Fine Art in Museums: Tigers in Zoos

This post is the second of what I hope will be a series. My friend Adrian Hanft and I are going to try having an ongoing conversation about art and creativity. Initially it was going to be held via email, but we’ve agreed that it might be more interesting to have it via our blogs by way of the internet. With any luck it won’t end up being a bunch of ill-thought drivel. This one’s a real hum-dinger though. Observe how I go completely off-topic by the fifth sentence.

Topic 1: Art and Culture

Adrian: I loved going to the art museum as a kid. It was so exciting to see beautiful pictures by famous artists. But I remember when I walked into the modern art wing of the museum and saw a row of Campbell’s Soup cans for the first time. It was utterly shocking. This couldn’t be art! It can’t be! I have been a Warhol fan ever since. I can’t think of anything that has changed my perception of art as completely as that. You were passionate about Jackson Pollock like I was about Warhol. What is the lasting impact that your studies of Pollock have had on you?

Jason: I think the ‘all-over composition’ is the lasting lesson learned from studying Pollock. But that’s just technique. Nuts and bolts. There’s no ‘why’ in there.

A large misunderstanding about reality has made it so that I sincerely insist that real art is not something that should be made or chosen to match a couch. Why does that statement get anywhere near my lips?

Its a problem with what I see as fine art’s arrogance. I think its revisionist history. I think the long list of well known artists are obviously the artists that were commercial-savvy or there was somebody that found their work and saw the commercial potential. They were working artists that got paid to make things that others liked to look at. And the names that we celebrate from the past are those that were the most successful. No art expert would debate that but somehow they overlook what that says about what art is.

Maybe I sincerely believe that ‘real art’ shouldn’t be chosen because it matches a couch, but the reality is that that attitude is self-important and false. The reality is that artists should recognize the truth behind the nostalgia for art history: ARTISTS ARE MAKING ART TO ADORN HOME WALLS, SIT ON TABLES, MATCH COUCHES AND SIT NEXT TO BUSHES IN GARDENS. Art doesn’t exist anywhere else.

Seeing a painting on a large white wall in an art museum is no different than seeing a tiger in a cage at a zoo. Only an idiot would think that that is its natural habitat. That the zoo is its destiny. And yet that’s what ‘fine art’ teaches people. But that doesn’t mean it’s okay to put my beautiful painting next to an ugly couch.

Adrian: I never thought of it that way, but I like that analogy. But doesn’t it bother you to think of a Pollock hanging on a wall across the room from a screen that plays Dr. Phil all day? And given the choice between the two, Dr. Phil will get more eyeball time. I am not sure the home is the natural habitat for art, either.

Jason: No, it wouldn’t bother me to see a Pollock in a living room. I don’t think art should be treated like a sacred artifact. In this Dr. Phil-living-room case, the Pollock would be a decoration for the wall. A great decoration for that wall. Boy, I wish I had a Pollock to hang in my living room! My walls are bare right now because I don’t have any hand-made art to hang and I simply won’t hang some cheap mass-produced image there. Mass-produced furniture? Okay, well, I can’t afford/don’t have the time to make anything better. Mass-produced art? It’s not for me. Unless it’s a screen print. Or a lighograph. Wait, why isn’t mass-produced art good enough for my walls again? Well, however the art is produced (even, gasp, offset printing), if the image has been seen a million times or is not very good I have no interest in hanging it on my wall. There. Now it sounds like I know what I’m doing…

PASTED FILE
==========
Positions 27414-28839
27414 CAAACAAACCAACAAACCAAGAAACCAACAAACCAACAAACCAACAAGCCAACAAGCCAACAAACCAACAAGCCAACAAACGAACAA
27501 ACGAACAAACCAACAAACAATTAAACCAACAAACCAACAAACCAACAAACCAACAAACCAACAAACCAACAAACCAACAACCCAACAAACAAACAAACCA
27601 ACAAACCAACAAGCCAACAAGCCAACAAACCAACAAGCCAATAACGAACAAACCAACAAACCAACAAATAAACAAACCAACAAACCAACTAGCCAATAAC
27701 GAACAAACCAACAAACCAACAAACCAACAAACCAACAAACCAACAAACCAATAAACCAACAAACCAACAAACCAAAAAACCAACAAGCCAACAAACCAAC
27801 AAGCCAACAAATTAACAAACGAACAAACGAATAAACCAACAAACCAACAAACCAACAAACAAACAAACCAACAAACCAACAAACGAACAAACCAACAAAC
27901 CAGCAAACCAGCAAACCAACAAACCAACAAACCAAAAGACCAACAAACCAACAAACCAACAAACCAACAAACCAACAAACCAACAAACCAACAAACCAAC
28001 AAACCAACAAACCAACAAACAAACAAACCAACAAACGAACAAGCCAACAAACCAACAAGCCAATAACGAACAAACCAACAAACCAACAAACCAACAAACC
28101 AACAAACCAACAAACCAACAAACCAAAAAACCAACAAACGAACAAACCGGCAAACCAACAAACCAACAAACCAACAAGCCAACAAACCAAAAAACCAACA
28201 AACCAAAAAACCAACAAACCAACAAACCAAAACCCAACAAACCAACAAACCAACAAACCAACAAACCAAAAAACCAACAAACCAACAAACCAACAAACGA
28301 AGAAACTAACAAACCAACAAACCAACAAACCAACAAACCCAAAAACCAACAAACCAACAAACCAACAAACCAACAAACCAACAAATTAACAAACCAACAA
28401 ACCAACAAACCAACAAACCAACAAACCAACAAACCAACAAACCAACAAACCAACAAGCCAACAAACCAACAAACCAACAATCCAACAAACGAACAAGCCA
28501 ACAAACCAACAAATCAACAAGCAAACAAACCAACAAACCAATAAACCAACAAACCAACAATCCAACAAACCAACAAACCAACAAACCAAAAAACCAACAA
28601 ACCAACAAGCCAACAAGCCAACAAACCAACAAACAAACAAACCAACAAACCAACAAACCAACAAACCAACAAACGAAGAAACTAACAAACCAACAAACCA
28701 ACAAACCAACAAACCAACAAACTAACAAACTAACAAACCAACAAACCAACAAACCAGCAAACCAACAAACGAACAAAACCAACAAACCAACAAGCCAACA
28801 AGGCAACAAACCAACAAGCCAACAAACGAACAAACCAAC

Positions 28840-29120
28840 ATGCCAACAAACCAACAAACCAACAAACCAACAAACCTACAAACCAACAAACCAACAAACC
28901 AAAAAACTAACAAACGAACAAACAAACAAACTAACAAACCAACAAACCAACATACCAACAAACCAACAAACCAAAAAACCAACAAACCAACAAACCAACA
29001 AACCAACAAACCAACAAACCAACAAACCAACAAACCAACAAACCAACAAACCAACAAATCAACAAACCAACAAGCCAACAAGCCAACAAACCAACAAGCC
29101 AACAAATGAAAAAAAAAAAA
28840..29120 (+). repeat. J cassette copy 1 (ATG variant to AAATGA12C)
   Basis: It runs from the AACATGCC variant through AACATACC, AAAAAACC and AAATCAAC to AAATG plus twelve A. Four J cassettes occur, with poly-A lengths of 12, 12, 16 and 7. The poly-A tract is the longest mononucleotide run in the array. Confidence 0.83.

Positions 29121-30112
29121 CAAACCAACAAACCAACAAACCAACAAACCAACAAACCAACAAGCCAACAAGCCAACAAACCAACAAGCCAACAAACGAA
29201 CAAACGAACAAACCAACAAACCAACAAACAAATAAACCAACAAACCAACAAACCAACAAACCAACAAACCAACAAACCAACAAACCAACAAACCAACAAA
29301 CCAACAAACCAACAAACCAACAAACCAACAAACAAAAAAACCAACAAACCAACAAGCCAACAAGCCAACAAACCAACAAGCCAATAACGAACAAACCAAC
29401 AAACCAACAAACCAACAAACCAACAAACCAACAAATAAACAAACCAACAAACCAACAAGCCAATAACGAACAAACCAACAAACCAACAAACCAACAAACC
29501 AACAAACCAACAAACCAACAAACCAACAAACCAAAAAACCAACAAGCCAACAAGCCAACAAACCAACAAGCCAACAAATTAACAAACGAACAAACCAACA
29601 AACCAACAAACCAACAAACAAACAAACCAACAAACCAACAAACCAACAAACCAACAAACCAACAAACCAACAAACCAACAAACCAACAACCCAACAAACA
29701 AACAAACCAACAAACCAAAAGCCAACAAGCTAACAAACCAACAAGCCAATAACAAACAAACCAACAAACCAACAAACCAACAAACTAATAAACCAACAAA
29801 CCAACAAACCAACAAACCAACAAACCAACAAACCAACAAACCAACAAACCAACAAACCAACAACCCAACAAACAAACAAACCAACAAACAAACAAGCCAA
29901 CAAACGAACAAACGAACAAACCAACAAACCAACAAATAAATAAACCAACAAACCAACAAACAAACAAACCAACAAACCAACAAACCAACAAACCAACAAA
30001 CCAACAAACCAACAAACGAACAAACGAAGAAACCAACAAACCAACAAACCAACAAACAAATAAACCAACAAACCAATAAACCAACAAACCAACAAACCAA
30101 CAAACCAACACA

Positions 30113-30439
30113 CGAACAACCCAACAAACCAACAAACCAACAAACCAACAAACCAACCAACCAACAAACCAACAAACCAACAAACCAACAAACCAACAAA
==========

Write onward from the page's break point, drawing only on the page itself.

It’s no wonder contemporary ‘fine art’ is irrelevant in our culture. Graphic design/interior design/industrial design/architecture will be the most important artistic artifacts of society. Those are the things people pay for in our society.

Adrian: Society also pays for things like American Idol and liposuction. I sure hope that’s not what the history books are talking about when they write about our times. I completely agree, however, that our culture is shaped by the artists. Whether it is advertising, fashion, movies, music, architecture, the artists are the one’s that push the culture forward.

I just had a scary thought. I am almost certain that if Andy Warhol were still alive he would most likely be a judge on American Idol. Then he could actually hand out fame to people in almost exact 15 minute increments. And Jackson Pollock would make great reality television. What has this world come to?

Jason: In the words of the immortal Tupac Shakur: It’s strictly business, baby. Strictly business.

And I don’t find that offensive in relationship to all of art history as we know it. The fact that this is nothing new does leave a bad taste in my ideological mouth though. I do so want everybody in the world to get along and spend their time doing meaningful things.

This conversation will most likely continue on Adrian’s website. I’ll provide a link when that happens.

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